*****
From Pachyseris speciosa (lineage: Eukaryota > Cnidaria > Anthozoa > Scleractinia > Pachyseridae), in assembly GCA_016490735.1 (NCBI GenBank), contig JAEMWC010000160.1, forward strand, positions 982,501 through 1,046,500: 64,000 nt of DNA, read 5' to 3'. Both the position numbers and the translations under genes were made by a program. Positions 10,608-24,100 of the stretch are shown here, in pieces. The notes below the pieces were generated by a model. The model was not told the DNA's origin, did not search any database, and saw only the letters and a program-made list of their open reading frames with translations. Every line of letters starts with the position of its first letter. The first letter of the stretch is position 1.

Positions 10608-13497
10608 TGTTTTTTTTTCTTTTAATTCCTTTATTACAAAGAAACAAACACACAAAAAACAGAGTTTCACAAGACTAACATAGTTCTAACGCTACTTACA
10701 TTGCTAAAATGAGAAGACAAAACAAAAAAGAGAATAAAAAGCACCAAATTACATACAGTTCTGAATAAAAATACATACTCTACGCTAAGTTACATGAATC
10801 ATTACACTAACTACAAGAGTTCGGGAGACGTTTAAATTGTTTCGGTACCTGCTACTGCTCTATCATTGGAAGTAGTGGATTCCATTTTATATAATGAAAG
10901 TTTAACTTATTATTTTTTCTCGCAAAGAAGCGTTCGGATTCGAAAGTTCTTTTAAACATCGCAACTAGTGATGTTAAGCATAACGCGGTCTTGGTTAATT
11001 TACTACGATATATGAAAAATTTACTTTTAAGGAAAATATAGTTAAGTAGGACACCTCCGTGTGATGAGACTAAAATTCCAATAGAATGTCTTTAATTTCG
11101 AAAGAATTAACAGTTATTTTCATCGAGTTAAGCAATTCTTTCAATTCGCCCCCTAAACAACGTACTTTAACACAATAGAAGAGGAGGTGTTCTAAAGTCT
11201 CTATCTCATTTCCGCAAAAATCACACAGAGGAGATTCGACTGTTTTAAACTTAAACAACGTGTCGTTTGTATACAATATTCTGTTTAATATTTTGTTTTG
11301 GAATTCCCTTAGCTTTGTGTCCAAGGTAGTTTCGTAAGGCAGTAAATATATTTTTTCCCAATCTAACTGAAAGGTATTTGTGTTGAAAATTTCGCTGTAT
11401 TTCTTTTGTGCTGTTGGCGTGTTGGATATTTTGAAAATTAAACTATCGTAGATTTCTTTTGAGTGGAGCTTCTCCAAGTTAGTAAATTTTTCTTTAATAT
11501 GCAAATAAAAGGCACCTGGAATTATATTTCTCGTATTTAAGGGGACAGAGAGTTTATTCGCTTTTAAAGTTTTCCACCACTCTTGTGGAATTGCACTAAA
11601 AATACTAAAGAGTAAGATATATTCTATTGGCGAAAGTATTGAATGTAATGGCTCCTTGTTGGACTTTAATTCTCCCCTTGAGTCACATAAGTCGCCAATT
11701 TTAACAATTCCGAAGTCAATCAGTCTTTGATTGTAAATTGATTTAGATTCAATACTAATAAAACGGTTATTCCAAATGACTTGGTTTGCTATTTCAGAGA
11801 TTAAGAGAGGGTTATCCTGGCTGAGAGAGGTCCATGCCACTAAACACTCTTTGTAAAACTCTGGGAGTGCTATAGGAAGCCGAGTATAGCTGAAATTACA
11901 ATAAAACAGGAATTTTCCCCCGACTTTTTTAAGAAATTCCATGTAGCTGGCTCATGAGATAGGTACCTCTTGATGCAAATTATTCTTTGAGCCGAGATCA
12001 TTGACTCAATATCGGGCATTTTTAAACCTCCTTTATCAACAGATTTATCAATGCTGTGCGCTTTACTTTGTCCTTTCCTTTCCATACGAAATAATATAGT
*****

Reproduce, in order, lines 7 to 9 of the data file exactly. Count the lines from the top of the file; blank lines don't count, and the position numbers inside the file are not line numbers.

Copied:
11001 TACTACGATATATGAAAAATTTACTTTTAAGGAAAATATAGTTAAGTAGGACACCTCCGTGTGATGAGACTAAAATTCCAATAGAATGTCTTTAATTTCG
11101 AAAGAATTAACAGTTATTTTCATCGAGTTAAGCAATTCTTTCAATTCGCCCCCTAAACAACGTACTTTAACACAATAGAAGAGGAGGTGTTCTAAAGTCT
11201 CTATCTCATTTCCGCAAAAATCACACAGAGGAGATTCGACTGTTTTAAACTTAAACAACGTGTCGTTTGTATACAATATTCTGTTTAATATTTTGTTTTG